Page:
Growing up in Texas, you take bluebonnets for granted. They were a yearly subliminal reminder that summer vacation was just around the corner. As a kid who never made it past the Tejas border (where else would you go? oklahoma?) I assumed they were everywhere, and they would always be there. The sight of an endless sea of blue on a small farm to market road is a wonder lost on the young. Why didn’t I stop more to admire them?
I thought I would miss out on them this year, the unfortunate collateral damage of a move back to Arizona. But then in an unplanned trip, I found myself on I-35 today, driving through Lady Bird’s labor of love.
I didn’t have time to stop. I was on a mission to get to a hospital down the road in time for my brother’s surgery. There’s a small window between his release to ICU and the time he switches from backless gown to jammy bottoms and I need that tushy photo, dammit. I raced along at 80 mph, glancing at the little State Flowers with the promise I’ll find time for a run along a country road before I leave. My soul needs it.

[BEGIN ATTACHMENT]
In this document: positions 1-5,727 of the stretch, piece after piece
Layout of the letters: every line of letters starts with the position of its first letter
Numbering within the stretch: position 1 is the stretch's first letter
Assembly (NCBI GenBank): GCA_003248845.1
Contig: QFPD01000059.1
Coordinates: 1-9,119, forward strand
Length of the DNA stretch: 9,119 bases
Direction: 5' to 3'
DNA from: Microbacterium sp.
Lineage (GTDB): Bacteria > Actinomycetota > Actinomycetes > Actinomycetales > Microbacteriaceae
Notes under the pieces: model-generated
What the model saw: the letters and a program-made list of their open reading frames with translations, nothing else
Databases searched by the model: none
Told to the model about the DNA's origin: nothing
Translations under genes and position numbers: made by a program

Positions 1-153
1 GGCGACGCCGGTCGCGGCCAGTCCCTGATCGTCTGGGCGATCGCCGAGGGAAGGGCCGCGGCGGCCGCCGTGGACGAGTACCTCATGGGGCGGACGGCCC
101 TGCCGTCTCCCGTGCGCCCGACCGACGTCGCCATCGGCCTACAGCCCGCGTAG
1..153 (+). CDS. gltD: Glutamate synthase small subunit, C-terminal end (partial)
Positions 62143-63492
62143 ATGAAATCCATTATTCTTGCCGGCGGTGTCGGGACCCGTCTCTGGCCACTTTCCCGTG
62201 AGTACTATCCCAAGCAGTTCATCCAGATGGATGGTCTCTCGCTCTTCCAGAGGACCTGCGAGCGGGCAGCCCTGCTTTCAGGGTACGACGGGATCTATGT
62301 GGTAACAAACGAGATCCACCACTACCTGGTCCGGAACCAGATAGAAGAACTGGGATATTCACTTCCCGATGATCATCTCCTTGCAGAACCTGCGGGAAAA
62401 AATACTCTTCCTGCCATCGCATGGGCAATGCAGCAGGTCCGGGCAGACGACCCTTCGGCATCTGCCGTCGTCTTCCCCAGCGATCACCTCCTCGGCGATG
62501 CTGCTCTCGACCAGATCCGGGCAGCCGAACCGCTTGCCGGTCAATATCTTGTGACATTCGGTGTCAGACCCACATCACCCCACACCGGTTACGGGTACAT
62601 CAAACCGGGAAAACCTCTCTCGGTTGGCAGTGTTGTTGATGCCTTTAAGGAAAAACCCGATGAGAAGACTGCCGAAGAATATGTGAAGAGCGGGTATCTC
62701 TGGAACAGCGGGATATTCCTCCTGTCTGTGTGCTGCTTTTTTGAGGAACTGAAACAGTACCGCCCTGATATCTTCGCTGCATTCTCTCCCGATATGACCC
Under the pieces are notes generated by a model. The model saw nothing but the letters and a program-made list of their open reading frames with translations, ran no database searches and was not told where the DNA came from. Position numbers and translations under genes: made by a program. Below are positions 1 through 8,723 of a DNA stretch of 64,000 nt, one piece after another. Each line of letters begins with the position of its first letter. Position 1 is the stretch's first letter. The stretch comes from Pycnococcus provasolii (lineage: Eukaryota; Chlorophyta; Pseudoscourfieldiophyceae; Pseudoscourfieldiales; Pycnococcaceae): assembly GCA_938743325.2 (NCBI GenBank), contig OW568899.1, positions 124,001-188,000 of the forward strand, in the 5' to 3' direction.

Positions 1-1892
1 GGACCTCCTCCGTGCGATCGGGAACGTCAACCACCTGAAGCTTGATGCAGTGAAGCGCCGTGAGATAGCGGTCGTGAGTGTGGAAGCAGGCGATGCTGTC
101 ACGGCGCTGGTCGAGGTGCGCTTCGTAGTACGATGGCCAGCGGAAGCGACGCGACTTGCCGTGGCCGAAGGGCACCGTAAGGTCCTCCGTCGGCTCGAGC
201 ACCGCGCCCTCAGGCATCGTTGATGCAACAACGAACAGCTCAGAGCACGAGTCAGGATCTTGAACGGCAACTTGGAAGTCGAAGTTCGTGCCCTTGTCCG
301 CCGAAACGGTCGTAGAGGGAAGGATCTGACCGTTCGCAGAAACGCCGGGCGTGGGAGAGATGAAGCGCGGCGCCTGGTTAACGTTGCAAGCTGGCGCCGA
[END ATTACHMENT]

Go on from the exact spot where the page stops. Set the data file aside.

I grew up with these two guys. We were inseparable partners in crime. A shy bunch, we were all we had. The Pinky Outpost, Croquet Destruction Derby, Monopoly to the death. They were my best friends.
And now here I am, at a hospital where both of them are confronting their mortality in the same week. I sit in an icy waiting room and dream of that annual Smith Boy bluebonnet outing, of runs across Texas with the faithful jeep in tow and a brother badgering you for a column, of one more clod fight on the farm. I assumed they’d always be there. The joys of youth are lost on the young. Why didn’t I stop to admire them more?
Bluebonnets are precious. Never, ever take them for granted …